Learn about condensation, why it happens and which of its causes you can control to reduce its probability of occurring in your home.
What is condensation?
Condensation in a household setting is when air-borne water vapour condenses into a liquid and is transferred on interior (or outside) surfaces.
If the temperature of a things (e.g. lawn, metal, the glass of a window pane) falls listed below what is known as the dew point temperature level for a provided relative humidity of the surrounding air, water vapour from the environment condenses into water droplets on its surface area.
This humidity differs according to the amount of water in the atmosphere and air temperature (called relative humidity). In damp conditions condensation takes place at greater temperatures. In cold conditions condensation happens despite relatively low humidity.
With regard to windows and doors, it is the distinction in temperature level in between the environment, be it internal or external, and the glass, that causes condensation to form.
Why does it happen in homes?
The air surrounding us in our homes constantly contains water vapour, which is invisible. A typical example is the steam cloud from a kettle, which rapidly becomes invisible – it has in truth been absorbed into the atmosphere.
The warmer the air, the more water vapour it can hold, however there is a limit to the amount it can hold for a given temperature. When that limitation is reached, the air is said to be ‘filled’.
When saturated air enters contact with a surface area that is at a lower temperature than itself, the air is chilled at the point of contact and sheds its surplus water vapour on that surface area, at first in the form of a mist and, if excessive, ultimately in the form of droplets of moisture.
An example of this is when a person breathes onto a mirror: condensation occurs because the exhaled air is saturated and its temperature level is higher than that of the mirror (which is at room temperature).
The factors governing condensation:-
1. Water vapour
This is produced by normal living activities such as cleaning, cooking, bathing, and so on, and can be managed by the use of extractor fans, cowlings, and ventilation at suitable places.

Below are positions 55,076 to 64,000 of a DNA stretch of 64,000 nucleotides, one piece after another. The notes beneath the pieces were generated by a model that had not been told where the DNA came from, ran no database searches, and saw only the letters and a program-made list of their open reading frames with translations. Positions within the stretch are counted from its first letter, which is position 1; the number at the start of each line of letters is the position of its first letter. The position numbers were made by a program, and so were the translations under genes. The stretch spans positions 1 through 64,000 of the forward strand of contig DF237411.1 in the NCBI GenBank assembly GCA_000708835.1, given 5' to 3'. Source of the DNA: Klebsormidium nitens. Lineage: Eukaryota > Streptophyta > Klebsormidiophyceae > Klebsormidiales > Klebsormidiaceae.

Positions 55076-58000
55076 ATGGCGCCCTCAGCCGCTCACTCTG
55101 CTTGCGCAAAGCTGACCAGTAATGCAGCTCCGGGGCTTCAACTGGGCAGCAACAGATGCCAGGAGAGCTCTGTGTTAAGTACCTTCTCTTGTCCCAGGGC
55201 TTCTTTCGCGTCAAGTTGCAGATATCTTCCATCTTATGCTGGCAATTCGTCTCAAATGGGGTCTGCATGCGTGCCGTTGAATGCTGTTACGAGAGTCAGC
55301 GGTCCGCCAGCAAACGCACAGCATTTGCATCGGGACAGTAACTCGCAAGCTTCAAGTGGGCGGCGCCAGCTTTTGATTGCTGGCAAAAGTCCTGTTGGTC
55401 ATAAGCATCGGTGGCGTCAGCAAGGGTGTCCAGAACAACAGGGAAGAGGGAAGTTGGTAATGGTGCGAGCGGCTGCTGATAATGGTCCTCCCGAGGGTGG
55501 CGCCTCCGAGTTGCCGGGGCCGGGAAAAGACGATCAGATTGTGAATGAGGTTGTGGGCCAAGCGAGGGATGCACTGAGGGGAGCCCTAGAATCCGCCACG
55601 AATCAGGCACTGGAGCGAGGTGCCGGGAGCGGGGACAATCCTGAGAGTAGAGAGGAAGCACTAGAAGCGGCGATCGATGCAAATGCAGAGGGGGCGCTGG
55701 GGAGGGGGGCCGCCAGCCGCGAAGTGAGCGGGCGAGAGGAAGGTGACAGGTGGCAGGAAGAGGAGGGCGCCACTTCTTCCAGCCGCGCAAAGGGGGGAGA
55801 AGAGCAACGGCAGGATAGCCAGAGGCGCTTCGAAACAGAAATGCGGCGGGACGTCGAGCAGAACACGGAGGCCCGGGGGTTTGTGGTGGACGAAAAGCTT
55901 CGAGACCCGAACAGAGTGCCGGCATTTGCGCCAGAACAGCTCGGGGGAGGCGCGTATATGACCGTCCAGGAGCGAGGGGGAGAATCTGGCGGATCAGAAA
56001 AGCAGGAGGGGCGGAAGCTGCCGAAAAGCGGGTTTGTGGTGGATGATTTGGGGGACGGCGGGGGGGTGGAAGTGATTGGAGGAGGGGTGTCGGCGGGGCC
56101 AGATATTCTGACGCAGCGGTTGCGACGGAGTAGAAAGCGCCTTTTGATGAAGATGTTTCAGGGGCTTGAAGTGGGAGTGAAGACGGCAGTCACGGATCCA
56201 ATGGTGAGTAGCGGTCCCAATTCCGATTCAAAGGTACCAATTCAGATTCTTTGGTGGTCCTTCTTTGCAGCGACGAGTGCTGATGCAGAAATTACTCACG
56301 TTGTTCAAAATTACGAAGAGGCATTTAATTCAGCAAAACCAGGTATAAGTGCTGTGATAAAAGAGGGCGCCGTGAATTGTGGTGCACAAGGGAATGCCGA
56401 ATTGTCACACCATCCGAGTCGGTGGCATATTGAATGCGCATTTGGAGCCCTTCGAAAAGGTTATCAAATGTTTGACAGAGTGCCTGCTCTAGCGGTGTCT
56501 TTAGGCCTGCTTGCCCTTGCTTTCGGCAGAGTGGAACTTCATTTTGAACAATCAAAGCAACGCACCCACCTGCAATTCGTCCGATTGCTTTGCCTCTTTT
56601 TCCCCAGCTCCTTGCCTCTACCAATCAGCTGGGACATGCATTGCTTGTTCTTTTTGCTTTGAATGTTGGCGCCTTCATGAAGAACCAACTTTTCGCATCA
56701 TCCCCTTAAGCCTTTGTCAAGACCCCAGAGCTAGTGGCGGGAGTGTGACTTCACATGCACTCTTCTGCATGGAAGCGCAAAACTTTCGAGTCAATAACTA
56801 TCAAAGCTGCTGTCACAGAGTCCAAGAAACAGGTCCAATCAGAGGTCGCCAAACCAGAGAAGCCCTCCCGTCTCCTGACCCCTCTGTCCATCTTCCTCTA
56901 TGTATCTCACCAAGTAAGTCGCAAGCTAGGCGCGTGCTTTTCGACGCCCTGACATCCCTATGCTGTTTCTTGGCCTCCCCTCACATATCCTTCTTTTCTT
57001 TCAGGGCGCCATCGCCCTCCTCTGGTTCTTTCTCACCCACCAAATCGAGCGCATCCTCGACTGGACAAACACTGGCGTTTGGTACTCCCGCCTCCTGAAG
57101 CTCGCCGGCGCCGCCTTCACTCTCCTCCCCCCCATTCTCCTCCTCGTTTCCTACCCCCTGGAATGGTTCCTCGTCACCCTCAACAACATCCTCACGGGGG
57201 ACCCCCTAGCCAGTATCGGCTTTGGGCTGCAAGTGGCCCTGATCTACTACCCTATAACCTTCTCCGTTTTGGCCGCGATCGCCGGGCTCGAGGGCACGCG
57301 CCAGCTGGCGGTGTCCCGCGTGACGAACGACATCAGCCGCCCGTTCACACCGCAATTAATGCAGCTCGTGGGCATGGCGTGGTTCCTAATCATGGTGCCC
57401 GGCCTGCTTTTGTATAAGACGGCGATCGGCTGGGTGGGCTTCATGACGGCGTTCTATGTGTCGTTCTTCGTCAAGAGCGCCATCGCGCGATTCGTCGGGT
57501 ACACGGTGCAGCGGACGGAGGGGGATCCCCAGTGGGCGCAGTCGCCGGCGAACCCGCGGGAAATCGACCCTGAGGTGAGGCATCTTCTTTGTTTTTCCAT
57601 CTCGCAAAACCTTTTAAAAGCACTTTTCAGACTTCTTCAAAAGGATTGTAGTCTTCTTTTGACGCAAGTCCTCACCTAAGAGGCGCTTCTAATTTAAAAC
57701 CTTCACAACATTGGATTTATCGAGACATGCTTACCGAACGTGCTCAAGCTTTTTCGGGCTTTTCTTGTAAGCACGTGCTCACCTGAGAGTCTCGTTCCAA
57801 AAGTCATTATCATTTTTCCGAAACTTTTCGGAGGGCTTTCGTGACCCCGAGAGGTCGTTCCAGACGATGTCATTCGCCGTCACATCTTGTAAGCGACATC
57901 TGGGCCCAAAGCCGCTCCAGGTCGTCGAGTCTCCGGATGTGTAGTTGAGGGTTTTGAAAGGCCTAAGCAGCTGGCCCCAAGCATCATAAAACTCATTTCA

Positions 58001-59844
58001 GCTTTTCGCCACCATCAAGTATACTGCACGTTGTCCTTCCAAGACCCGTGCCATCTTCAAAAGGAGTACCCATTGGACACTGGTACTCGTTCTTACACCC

2. Inside temperature
This can be managed to some extent by changing single glazing with energy effective double or triple glazing, therefore maintaining a greater surface area temperature of the glass on the space side.
This will assist to keep the space’s air temperature, which, along with sufficient ventilation, will allow the room to hold more water vapour without condensing.
3. Outside temperature level
This can not be managed, but its impact on the inside room temperature level can be decreased by the installation of energy efficient double or triple glazing.
4. Internal and external temperature variation
This can not be controlled as the primary version is the outside temperature level. However, this variation might also be impacted by developing orientation, localised atmospheric conditions, shelter from close-by trees or buildings, air currents, wind speeds and close-by vegetation.
Some things to keep in mind:
- It is typically the case that external condensation will appear on some windows but not on others due to variable microclimates in varying locations.
- Condensation may take place on the outside of a window or door when the surface area temperature of the external pane is listed below the dew point. This can be the outcome of the reduction in the transfer of heat from within to out and is visible proof of the energy performance of the window or door.
- Following the setup of replacement windows and doors, it is essential that appropriate ventilation is included to eliminate the airborne vapour. Failure to do this might result in this vapour condensing on the coldest surface which would no longer be the window but could be an outside wall.
Post Sponsored by Newham Glass 24/7 – Your Local Glazier.